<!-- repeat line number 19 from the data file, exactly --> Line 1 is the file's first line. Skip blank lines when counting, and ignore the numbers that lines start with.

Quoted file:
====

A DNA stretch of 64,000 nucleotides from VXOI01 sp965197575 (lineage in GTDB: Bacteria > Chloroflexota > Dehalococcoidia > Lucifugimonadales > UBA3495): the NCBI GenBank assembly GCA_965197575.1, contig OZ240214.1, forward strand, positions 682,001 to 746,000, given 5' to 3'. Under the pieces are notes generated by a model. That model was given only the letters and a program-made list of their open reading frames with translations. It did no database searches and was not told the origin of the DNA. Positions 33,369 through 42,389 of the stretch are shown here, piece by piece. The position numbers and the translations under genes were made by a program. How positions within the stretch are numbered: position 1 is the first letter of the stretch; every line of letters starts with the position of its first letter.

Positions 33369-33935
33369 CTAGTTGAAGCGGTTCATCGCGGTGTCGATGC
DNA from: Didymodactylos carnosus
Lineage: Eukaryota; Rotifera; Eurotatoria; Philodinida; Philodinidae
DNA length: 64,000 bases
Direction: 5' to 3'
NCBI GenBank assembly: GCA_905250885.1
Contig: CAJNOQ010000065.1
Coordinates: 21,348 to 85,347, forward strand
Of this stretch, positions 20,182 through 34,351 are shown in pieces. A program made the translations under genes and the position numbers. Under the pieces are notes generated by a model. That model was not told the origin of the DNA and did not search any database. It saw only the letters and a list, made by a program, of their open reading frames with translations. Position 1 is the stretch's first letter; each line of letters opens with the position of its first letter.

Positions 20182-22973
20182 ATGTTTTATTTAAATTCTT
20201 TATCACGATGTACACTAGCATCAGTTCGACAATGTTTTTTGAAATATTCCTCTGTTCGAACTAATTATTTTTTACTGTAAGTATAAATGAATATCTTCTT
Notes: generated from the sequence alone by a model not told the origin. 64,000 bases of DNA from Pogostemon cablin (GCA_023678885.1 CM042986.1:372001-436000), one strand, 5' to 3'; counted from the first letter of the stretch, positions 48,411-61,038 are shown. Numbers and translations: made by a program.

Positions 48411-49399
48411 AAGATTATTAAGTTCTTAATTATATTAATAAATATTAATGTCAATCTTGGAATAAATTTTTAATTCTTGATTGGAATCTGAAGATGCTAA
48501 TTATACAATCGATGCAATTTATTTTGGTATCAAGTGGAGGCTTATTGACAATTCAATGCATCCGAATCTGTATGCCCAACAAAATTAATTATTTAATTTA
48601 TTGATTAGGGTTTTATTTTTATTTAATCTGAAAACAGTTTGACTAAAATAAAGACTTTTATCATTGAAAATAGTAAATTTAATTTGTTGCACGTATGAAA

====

48601 TTGATTAGGGTTTTATTTTTATTTAATCTGAAAACAGTTTGACTAAAATAAAGACTTTTATCATTGAAAATAGTAAATTTAATTTGTTGCACGTATGAAA